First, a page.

Lisa Jackson Should Promulgate the Ozone Standard or Resign

by Thomas McGarity | September 06, 2011

Last Friday, President Obama ordered EPA Administrator Lisa Jackson to withdraw EPA’s new ambient air quality standard for ground level ozone (smog). The order came in a letter from Cass Sunstein, the head of the Office of Information and Regulatory Affairs in the Office of Management and Budget. 

The order does not pretend to be based on science. Indeed, it flies in the face of the available science on the human health effects of ozone as determined on at least two occasions by EPA’s Clean Air Scientific Advisory Committee (CASAC). The White House acknowledges – even touts – that the order is based on economic considerations (President Obama wrote in a statement Friday that “I have continued to underscore the importance of reducing regulatory burdens and regulatory uncertainty, particularly as our economy continues to recover. With that in mind, and after careful consideration, I have requested that Administrator Jackson withdraw the draft Ozone National Ambient Air Quality Standards at this time.”) But the Supreme Court, in a unanimous decision written by Justice Antonin Scalia, held that costs are not to be considered in setting ambient air quality standards.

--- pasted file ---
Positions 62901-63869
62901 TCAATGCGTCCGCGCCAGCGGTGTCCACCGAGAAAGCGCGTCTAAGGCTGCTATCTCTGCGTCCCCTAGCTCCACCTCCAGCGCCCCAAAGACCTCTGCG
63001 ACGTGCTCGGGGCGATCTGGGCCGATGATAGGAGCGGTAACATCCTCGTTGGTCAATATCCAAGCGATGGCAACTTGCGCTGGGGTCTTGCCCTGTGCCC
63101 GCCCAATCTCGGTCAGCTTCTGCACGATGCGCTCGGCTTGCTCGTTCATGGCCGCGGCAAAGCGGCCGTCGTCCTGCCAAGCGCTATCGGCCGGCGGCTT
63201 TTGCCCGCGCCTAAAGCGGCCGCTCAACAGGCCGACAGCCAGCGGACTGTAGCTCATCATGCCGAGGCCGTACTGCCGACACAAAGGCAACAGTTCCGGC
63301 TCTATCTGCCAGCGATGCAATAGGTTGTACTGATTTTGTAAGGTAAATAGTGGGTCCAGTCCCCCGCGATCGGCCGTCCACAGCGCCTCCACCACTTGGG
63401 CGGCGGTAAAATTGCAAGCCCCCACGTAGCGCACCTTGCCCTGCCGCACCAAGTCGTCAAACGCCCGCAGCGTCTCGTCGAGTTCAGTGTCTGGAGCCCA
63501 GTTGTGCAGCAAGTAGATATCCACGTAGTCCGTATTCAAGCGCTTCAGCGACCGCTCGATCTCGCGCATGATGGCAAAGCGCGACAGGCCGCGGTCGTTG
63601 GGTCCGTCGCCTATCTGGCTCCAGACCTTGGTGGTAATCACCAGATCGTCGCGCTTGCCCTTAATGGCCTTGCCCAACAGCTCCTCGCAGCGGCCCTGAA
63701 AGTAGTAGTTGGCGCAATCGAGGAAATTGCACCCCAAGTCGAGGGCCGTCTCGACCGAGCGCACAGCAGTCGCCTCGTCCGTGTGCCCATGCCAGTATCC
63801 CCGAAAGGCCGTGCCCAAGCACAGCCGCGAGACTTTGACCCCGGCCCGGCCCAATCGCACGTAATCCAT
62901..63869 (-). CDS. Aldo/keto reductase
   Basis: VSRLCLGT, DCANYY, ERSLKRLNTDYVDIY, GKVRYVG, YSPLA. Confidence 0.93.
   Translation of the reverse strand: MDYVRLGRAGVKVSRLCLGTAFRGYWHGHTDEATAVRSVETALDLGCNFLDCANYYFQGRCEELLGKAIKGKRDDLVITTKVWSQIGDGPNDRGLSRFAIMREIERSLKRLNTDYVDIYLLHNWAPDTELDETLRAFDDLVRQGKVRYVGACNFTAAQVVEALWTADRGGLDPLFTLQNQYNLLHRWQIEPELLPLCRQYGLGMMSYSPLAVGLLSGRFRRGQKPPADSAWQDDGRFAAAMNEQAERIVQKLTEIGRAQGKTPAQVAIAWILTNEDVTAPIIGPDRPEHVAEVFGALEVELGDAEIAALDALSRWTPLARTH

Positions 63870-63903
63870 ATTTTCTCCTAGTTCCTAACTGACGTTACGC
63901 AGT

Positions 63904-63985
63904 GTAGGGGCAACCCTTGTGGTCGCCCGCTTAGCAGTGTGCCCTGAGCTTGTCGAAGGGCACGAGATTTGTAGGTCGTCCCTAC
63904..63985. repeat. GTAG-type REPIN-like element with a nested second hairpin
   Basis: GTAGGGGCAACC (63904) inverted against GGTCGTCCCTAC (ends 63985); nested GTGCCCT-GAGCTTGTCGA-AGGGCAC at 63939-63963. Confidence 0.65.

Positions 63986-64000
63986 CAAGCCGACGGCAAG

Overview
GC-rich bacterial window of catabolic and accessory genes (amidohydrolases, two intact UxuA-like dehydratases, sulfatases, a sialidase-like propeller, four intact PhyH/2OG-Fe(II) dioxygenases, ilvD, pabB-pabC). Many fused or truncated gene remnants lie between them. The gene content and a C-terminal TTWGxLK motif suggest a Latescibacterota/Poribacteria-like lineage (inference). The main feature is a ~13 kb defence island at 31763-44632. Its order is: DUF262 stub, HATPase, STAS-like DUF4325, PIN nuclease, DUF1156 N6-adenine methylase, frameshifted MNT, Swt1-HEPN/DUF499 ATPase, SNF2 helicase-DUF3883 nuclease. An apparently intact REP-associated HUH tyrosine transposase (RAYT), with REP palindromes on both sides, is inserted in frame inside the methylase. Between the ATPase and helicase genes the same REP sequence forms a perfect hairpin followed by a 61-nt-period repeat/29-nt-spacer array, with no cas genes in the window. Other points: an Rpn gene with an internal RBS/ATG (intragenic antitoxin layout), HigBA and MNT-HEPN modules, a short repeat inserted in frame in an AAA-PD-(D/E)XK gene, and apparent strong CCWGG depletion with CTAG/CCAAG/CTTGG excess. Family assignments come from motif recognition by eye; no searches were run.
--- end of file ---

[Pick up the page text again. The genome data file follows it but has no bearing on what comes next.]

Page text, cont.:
If Administrator Lisa Jackson obeys the order, her action may not strictly violate the letter of Clean Air Act, but it will violate the spirit of that statute. It will also be the wrong thing to do from a public policy perspective. Leaving the current standard in place will (according to EPA’s own calculations) result ...

When Politics Trump Science: How the Ozone Standard's Three-Year Delay Has Already Led to Thousands of Avoidable Deaths

by Rena Steinzor | July 20, 2011
This post was written by CPR President Rena Steinzor and Policy Analyst James Goodwin. Few incidents better illustrate the Bush Administration’s outright hostility to politically inconvenient science than its 2008 rule updating the ozone National Ambient Air Quality Standard (NAAQS). In the run-up to that rule, Bush’s EPA ignored the unanimous recommendation of the Clean Air Science Advisory Committee (CASAC), an independent and well-respected advisor to the EPA on clean air issues, that it set the standard in the range of ...

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